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    Pay Transparency: What If ALL Salaries Were Public Knowledge?

    1. Holly@ClubThrifty

      October 19th, 2015 at 9:03 am

      I like it when others share their income, but I don’t believe anyone should be required to. I have gotten to the point where I think my income is really no one’s business. People look at you and your income and make all kinds of assumptions that aren’t really true – or they think they should be able to decide what you can/cannot afford. I quit doing income reports on my website because I got so many negative and judgmental comments. “How can you talk about frugality when you make so much?’….or “You shouldn’t complain about the cost of health care because you can afford it more than most people.”
      Ugh.

    2. Stefanie

      October 19th, 2015 at 9:50 am

      The negative feedback and assumptions suck. I wonder how much of that would still exist if salary talk wasn’t so taboo.

    3. Natalie @ Financegirl

      October 19th, 2015 at 9:17 am

      LOVE this, Stefanie! I really wish salaries were not so secret. I think that money shouldn’t be a secret in general and I hope that through blogs and continued education people get more comfortable talking about it.

    4. Stefanie

      October 19th, 2015 at 9:50 am

      Agreed. I love ALL the money talk 🙂

    5. Reelika @Financially Wise On Heels

      October 19th, 2015 at 9:18 am

      I’m from Europe and the information about public positions must be public here. However, no one ever talks about the private sector. I personally don’t publish my own income reports. I’m still working full time in a corporate field and I launched my blog 10 months ago. Although my blog generates me pretty decent income already, I don’t personally want to publish it in public income report. To be honest, I don’t always even calculate how much income I make every month. It highly depends on the client work I do and that is often project based and divided by several months.

    6. Stefanie

      October 19th, 2015 at 9:52 am

      My income fluctuates drastically too and I totally understand your hesitancy to share. Though I think if everyone shared, it wouldn’t be quite as daunting.

    7. Brian @DebtDiscipline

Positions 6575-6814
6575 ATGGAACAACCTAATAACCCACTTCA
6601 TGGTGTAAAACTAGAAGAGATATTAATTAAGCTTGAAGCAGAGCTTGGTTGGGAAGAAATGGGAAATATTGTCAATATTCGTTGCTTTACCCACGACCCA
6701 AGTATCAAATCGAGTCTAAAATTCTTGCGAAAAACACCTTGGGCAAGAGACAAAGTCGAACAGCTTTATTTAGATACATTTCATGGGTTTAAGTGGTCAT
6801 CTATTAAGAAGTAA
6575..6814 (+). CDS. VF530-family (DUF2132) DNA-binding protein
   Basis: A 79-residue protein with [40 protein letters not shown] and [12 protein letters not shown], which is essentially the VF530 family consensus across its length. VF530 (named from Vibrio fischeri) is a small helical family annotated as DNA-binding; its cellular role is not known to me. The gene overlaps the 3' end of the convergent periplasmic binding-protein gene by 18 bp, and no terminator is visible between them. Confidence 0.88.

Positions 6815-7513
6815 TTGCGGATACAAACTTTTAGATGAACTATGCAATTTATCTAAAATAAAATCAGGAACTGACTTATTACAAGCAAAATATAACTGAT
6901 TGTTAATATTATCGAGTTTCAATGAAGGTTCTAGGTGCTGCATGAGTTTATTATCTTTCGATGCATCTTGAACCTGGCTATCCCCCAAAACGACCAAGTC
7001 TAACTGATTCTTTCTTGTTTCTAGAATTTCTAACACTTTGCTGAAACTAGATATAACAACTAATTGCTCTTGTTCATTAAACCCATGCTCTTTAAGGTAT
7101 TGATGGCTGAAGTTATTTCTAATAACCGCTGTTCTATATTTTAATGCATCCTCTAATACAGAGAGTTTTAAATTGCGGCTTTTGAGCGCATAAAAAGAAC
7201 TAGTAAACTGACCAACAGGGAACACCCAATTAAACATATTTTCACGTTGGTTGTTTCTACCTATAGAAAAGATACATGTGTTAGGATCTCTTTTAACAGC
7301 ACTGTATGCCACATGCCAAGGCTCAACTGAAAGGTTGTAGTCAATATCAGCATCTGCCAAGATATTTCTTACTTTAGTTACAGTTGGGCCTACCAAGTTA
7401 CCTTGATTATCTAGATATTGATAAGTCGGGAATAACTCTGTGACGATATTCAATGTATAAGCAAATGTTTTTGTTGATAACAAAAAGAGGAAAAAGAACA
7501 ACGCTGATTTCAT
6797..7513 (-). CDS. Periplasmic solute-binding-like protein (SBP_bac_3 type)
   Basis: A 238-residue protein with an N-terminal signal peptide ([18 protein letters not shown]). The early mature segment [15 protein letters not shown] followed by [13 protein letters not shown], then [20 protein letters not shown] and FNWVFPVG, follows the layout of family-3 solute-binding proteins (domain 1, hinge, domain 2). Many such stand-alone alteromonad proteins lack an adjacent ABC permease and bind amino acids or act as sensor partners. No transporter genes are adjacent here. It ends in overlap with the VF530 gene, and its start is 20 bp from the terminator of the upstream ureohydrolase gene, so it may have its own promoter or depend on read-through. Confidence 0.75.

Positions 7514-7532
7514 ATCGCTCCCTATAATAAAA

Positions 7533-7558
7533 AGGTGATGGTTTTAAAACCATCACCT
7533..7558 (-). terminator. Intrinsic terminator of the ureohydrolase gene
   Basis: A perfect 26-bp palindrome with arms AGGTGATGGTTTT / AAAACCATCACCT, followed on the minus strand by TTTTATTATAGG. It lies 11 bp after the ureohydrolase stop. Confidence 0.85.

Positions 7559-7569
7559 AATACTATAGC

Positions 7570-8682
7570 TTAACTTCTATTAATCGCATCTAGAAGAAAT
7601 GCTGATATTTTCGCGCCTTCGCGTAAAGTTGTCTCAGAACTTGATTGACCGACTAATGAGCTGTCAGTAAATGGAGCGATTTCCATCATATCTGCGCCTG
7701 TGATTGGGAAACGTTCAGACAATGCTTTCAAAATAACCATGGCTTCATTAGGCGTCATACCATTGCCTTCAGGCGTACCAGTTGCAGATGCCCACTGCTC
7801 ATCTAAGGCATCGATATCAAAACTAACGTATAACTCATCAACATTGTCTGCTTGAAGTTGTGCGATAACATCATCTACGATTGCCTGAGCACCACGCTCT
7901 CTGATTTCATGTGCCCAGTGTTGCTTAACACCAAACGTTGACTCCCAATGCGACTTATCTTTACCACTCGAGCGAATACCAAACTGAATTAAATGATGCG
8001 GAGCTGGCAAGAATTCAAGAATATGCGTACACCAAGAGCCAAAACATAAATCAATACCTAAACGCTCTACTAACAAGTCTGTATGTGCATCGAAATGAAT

October 19th, 2015 at 9:28 am

      In the corporate world its a slippery slope, because their are many factors that go into someone salary. Years of experience. years in position, etc. You could have two people in the same position making different salaries and if they knew that cause issues. I know when I learned about someone in a similar role making more money than me it made me angry, and it not always works out negotiating a higher salary for yourself when knowing this information. In general it might be a good idea, but you need to be ready to deal with the fall out.

    8. Stefanie

      October 19th, 2015 at 9:54 am

      The factors that go into the pay differences are why I think the transparency is so critical. If you know why, it’s easier to understand pay discrepancies and work toward a higher salary. That said, I have no doubt there would be fall out. But I wonder, if it became the norm, if potential backlash would continue to be an issue.

    9. Holly@ClubThrifty

      October 19th, 2015 at 10:15 am

      I agree with you, Brian!

      It’s also important to remember that not everyone deserves to make the same amount of money. Some people are worth more – they work harder, they are more dedicated, or they produce more results. A lot of people think everyone should earn the same no matter what. I disagree with that premise. We’re all in charge of our own lives and negotiating the best deal for ourselves. Focusing on what others make only breeds envy.

    10. Stefanie

      October 19th, 2015 at 10:39 am

      Focusing on what others make is what’s inspired me to work harder and more strategically- though I concede that certainly wouldn’t be everyone’s response